Day 1 is done and dusted at Integrated Systems Europe in Amsterdam, and I am happily back at my hotel, dodging extracurricular bad behavior in the hopes of actually-maybe getting a decent sleep.
Crowd – Looked busy, but not stupid-busy. I wasn’t fighting my way through or around mobs to get at stuff.
Weather – Barcelona in 2021 never looked so good. Cold here. Wet. Gloomy. Love Amsterdam, but February does not cast the city in its best light.
Common themes – Hardened and see-though LED.
A year ago, I saw a couple of vendors with early, reference (mostly) versions of hardened SMD LED modules, with that hardening done using glues (usually). The net result was an LED tile that was exponentially less vulnerable to damage, because the glue gives the modules the same rough characteristics of a wall or floor tile.
This year, numerous vendors have versions. CreateLED’s version in particular, looked good. As did Aoto’s.
As did Leyard’s – and I didn’t know until this afternoon the company was also going down that path. Leyard is the top LED maker on the planet, and have smart people, so them going this way is meaningful.
The Sony CLED also looked amazing. It is 1.2mm pitch and some variation on mini LED.
Assuming no issues develop, some version of this approach is likely to be the way most fine pitch LED is done. Conventional displays are vulnerable, and repair costs are high, so this direction just makes sense.
Mind-wobblers – Why do so many Shenzhen, Beijing and Shanghai LED companies invest big $$$ in getting a booth to ISE, and then populate the booth with people who either have very limited English skills, or thick accents that negate their relative command of English. I barely have command of my native language, so this is not a criticism of skills. But why spend all that money and then not be able, because of language barriers, to properly field field and answer the questions that are mostly coming in using English???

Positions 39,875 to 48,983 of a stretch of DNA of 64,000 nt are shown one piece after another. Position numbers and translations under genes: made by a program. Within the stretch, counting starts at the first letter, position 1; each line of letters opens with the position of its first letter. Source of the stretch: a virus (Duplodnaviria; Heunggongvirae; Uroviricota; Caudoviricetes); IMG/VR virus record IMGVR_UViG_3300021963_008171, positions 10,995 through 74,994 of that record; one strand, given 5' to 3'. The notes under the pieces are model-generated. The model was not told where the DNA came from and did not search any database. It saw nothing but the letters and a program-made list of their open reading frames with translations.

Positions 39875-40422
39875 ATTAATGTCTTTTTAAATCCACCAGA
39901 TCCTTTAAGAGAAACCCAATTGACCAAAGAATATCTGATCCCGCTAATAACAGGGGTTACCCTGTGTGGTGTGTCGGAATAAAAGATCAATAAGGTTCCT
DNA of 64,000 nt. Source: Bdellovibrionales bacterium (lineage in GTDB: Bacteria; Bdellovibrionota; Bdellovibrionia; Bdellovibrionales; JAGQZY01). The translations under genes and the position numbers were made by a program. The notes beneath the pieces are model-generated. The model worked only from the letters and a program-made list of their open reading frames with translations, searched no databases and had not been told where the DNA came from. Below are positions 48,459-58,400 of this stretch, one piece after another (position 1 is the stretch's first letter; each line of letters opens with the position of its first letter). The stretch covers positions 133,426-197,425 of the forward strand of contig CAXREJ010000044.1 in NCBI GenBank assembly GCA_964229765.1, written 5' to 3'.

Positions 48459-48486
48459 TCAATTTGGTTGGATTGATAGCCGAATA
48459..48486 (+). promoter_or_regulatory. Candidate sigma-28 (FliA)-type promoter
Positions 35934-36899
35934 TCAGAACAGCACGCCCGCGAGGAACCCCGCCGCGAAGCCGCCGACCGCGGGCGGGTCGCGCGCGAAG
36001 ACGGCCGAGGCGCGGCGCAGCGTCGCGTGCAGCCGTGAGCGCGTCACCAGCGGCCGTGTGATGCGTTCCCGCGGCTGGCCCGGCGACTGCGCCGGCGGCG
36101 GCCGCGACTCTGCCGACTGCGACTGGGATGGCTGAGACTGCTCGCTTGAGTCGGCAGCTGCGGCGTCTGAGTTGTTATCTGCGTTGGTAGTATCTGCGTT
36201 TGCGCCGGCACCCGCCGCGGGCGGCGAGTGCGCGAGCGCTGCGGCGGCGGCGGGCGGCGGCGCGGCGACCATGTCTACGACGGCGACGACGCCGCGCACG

Separated at birth – I saw a Microsoft interactive whiteboard on an easel, that did landscape or portrait, that seemed “inspired’ by Samsung’s Flip.
PR – Predictably, my inbox was jammed yesterday and today with announcements from companies. I will note, yet again, that making these kinds of announcements ahead of a show make exponentially more sense than timing them for the show – when people are largely out of information-consumption mode, because they are tied up AT the show. Want to get noticed and attract people? Announce in advance, when people have time to read and plan.
OLED – If ISE was a poker game, LG pushed All-In with OLED this year. There was the giant wavy OLED waterfall. Transparent OLEDs. A transparent OLED with an interactive overlay for car configuration. Skinny bezel OLED video walls. And a wallpaper OLED that can bend and wrap around circular columns. They look amazing. The 8K version has tech that uses the OLED panel itself as a version of electrostatic speaker, with sound generated by the force exerted on the flat surface of the OLED.